It was the sort of game that the young man that now holds all these cherished Georgia high school records should be able to do in a big ballgame. Not just pad stats.

“Honestly there and I told my brother Connor [Shaw] this, I thought that was the best football game that Gunner Stockton has ever played as a Rabun County Wildcat.”

Let’s take another glance at his career stat line found on MaxPreps.com. We were able to update the number of times in which Stockton has now passed or thrown for:

  • 5 touchdowns or more in a game: 29
  • 6 touchdowns or more in a game: 21
  • 7 touchdowns or more in a game: 12
  • 8 touchdowns in a game: 3

Have you subscribed to the DawgNation YouTube channel yet? If so, you will be able to see special 1-on-1 content with UGA names like Jake Fromm, Gunner Stockon and Brock Vandagriff here.

Georgia commits Gunner Stockton (left middle) and Griffin Scroggs (right middle) were in attendance at the Georgia-South Carolina game as a priority recruit on Sept. 18, 2021, in Athens, Ga. (Jeff Sentell/DawgNation)
Jeff Sentell

Gunner’s Game: Two other views on the future Bulldog

Stetson Bennett’s III, the father of the current Georgia QB, was in Blackshear that night the Wildcats took down Pierce County. His twin boys are senior stalwarts on the team.

He knows a little something about the right amount of fight and talent in a small school QB coming up. What did he think of Stockton’s game?

“What a great kid,” Bennett III said. “What a great football family. I had met his parents Rob and Sherrie when Stet was at Georgia Southern. Georgia Southern had offered Stet way back when. Just a great family. Clearly, I don’t want to ever lose a ballgame, but Gunner was a warrior that night.”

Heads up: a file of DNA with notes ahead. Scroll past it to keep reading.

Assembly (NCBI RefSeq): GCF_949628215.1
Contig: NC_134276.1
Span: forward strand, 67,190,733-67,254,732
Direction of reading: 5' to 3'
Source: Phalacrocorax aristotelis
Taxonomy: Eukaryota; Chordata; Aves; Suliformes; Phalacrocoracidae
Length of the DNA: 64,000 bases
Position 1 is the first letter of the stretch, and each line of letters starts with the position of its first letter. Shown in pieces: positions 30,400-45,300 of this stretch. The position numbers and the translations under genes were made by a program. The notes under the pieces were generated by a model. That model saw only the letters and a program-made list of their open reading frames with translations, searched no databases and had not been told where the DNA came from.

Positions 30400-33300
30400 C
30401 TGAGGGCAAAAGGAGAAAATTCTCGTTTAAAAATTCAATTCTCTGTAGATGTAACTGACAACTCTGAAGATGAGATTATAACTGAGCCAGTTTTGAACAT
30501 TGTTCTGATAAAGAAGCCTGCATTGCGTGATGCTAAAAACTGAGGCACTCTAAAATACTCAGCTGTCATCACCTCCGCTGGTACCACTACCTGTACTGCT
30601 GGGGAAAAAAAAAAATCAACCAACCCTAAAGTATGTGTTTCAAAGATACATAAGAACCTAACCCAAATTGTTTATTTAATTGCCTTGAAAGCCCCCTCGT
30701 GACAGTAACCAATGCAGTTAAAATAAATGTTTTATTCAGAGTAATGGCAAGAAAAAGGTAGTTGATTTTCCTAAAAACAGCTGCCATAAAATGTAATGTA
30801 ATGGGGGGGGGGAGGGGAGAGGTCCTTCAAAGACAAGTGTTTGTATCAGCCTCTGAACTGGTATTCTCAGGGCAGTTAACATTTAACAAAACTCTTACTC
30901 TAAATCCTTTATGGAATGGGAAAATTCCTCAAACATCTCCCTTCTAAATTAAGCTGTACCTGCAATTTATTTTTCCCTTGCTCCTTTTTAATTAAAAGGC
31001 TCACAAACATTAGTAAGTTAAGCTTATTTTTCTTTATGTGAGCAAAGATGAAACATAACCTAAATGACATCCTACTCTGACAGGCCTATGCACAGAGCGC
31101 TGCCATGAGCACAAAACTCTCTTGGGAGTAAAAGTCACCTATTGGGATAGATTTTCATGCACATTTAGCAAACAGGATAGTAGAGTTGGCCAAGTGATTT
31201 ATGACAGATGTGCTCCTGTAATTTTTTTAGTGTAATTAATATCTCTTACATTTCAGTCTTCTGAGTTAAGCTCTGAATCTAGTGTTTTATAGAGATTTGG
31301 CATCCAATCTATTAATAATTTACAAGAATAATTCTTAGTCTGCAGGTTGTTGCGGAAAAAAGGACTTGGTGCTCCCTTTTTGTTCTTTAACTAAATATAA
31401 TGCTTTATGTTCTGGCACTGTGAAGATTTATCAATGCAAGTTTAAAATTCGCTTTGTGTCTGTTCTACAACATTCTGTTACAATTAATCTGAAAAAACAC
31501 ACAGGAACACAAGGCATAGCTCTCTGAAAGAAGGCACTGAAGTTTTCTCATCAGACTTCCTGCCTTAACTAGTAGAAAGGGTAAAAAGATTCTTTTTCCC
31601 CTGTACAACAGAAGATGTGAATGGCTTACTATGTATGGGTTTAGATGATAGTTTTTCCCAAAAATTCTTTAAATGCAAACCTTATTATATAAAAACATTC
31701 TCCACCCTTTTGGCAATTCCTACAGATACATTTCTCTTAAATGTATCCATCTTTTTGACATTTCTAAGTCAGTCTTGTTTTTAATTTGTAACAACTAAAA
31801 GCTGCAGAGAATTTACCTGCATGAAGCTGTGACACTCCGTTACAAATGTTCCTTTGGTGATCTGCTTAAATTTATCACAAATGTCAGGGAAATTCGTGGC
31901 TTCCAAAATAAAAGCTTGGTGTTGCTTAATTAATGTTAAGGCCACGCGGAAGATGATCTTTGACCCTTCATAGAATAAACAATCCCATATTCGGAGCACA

“One of my seniors, my twin seniors, had a play where he hit Gunner probably about as hard as he’d ever been hit in his life that night. It was the last play of the first quarter and it was a completed pass. There are about 25 seconds left in the quarter and he ended up taking the quarter instead of snapping the ball. He got hit pretty dog-gone hard. The kid is just real tough. He’s got a linebacker’s mentality in a quarterback’s body.”

Bennett’s son, Knox, can hang clean 335 pounds. He is a stout athlete that tallied has five sacks in a game.

“I was very impressed with his toughness, his skill set and he can do it all,” Bennett III said. “We put some pressure on, we hit him hard and he got up and kept fighting and he did a really good job against us.”

Bennett said that Stockton’s football IQ and preparation are clear. That’s one of the chief intangibles in his son. He said he saw Stockton checking in and out of plays at the line.

“Those two are football people from football families,” Bennett III said. “Gunner is just a super solid kid. You just love his story. As a Georgia season-ticket holder since 1996, that’s where I graduated, you just love hearing about another kid coming to play quarterback at Georgia with a story like that.”